In addition, FMC contends that its experience with the TRIDENT claim educated its personnel in the management and administration of government contracts generally. As a consequence of the TRIDENT dispute, FMC asserts that it learned its internal procedures needed improvement and that it implemented "better cost/schedule control and better tracking of contract administration." Such improvement, it argues, made FMC a more competitive contractor, able to give the government the benefit of cost savings. That general benefit to the government is sufficient, per FMC, to satisfy ASPR Sec. 15-201.4(iii).
The board disagreed, holding that the alleged financial benefit to other government contracts from the TRIDENT settlement and the alleged educational benefit were "too remote and insubstantial" to justify pro-rata allocation to other contracts of the TRIDENT legal fees as a G & A expense. 87-2 B.C.A. (CCH) at 100,137. As support for its analysis, the board cited Dynalectron Corp. v. United States, 545 F.2d 736, 738, 212 Ct. Cl. 118 (1976). FMC argues that Dynalectron is inapposite because the litigation expenses incurred by the contractor in that case were not associated with its government business and, hence, could not be allocated to all government work. Although the specific facts of Dynalectron are distinguishable, the legal standard expressed therein, that remote and insubstantial benefits to the government do not meet the requirement of a government benefit, remains authoritative. See, e.g., Lockheed Aircraft, 375 F.2d at 796 ("allocation may be denied because the necessity and benefit are too remote").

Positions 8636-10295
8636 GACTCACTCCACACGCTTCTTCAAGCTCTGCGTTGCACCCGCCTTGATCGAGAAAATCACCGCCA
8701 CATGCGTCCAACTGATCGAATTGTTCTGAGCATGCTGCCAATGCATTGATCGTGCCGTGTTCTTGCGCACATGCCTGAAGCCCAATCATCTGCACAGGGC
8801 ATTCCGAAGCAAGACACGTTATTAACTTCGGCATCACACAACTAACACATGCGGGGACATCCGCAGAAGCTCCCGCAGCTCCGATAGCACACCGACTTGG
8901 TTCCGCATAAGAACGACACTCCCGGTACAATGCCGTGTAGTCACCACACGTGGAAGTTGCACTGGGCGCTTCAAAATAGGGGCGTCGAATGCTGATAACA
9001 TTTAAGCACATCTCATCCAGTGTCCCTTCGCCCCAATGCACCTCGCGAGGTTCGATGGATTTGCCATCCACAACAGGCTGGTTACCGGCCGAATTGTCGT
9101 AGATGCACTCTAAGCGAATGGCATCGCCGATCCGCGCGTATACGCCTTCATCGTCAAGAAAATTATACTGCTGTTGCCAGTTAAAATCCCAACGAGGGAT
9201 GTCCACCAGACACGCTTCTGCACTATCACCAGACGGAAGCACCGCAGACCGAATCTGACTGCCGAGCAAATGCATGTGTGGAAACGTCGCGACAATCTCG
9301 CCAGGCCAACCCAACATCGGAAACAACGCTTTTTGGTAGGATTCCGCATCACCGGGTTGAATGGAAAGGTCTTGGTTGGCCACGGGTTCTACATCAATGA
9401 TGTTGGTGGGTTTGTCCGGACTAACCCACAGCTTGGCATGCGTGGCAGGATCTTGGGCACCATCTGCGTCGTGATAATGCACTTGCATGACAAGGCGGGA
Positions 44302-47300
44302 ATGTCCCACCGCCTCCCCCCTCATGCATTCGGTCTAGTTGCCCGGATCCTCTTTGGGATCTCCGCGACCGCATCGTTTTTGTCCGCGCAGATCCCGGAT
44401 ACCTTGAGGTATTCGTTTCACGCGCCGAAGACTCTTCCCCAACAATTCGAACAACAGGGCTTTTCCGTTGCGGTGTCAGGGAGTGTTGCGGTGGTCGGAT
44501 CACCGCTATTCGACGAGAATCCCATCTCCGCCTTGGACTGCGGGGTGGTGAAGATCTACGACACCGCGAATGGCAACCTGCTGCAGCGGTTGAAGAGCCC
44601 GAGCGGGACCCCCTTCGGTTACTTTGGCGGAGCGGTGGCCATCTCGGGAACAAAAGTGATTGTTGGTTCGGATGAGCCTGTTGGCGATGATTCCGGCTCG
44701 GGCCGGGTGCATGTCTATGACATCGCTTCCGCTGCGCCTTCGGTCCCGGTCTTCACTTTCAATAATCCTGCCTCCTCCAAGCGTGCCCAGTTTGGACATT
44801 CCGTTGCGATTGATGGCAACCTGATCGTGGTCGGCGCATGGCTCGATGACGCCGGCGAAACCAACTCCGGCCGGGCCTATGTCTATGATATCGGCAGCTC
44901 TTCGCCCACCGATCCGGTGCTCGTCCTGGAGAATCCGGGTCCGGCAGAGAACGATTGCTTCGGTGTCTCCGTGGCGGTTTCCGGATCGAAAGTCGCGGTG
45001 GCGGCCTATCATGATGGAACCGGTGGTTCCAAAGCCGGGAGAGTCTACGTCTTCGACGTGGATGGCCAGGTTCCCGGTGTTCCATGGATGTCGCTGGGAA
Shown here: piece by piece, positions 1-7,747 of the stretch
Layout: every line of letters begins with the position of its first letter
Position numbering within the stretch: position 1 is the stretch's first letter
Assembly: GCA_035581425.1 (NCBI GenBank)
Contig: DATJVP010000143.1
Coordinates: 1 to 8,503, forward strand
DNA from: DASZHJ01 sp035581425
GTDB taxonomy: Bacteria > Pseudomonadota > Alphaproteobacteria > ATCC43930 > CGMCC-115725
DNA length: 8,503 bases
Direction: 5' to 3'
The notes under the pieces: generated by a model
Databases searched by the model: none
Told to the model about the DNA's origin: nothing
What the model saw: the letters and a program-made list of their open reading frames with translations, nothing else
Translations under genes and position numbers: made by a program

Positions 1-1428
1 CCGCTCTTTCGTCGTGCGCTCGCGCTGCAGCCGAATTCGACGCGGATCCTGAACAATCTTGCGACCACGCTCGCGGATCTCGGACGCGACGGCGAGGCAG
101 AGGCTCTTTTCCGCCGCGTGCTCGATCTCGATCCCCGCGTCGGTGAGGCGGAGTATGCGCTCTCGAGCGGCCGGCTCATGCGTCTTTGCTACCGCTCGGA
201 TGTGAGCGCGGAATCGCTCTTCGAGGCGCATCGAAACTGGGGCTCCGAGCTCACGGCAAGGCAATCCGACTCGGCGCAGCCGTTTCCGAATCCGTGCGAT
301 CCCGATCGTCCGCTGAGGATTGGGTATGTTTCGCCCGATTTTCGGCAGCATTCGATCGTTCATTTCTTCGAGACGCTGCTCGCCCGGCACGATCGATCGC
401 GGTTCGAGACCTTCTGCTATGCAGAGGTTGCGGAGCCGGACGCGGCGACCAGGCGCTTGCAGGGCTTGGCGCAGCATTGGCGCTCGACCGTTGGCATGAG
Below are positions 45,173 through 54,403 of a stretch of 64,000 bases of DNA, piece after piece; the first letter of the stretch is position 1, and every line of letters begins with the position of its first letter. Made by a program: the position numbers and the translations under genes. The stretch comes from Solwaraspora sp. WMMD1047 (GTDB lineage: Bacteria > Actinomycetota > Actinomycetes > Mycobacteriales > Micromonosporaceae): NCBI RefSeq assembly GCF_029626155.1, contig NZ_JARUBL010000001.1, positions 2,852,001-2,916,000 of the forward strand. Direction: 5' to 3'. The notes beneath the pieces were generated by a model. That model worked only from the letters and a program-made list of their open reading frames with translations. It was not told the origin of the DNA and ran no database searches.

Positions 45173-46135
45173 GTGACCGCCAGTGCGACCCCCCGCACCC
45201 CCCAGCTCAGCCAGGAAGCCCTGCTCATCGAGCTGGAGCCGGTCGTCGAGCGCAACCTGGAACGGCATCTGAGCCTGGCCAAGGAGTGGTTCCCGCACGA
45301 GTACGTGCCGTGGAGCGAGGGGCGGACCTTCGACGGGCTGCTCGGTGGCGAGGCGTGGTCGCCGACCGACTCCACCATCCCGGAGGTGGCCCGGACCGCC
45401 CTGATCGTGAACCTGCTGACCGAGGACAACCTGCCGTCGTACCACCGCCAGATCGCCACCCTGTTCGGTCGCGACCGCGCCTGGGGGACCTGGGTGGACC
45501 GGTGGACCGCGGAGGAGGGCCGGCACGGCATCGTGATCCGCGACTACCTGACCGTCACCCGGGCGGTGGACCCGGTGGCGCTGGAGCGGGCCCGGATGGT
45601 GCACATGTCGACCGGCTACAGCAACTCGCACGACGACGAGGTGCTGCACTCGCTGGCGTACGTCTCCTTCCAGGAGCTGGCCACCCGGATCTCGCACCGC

Further, FMC has not shown the board's finding, that the alleged benefits were remote and insubstantial, to be unsupported by substantial evidence based on the evidence of record as a whole. Accordingly, we reject FMC's argument that the board's conclusion on this point lacks a factual foundation and a legal basis.
That conclusion is sufficient to deny allocation of the TRIDENT litigation expenses to non-TRIDENT contracts. We see no reason to decide what constitutes a direct cost under the TRIDENT purchase order, a matter which the parties hotly dispute. The TRIDENT contract is simply not before us and there is no reason to set forth a general definition of a direct cost in this case. Conceivably, the legal expenses could be wholly unallocable. Nor do we see a need to address the question of whether other requirements of the regulations defining indirect costs were met.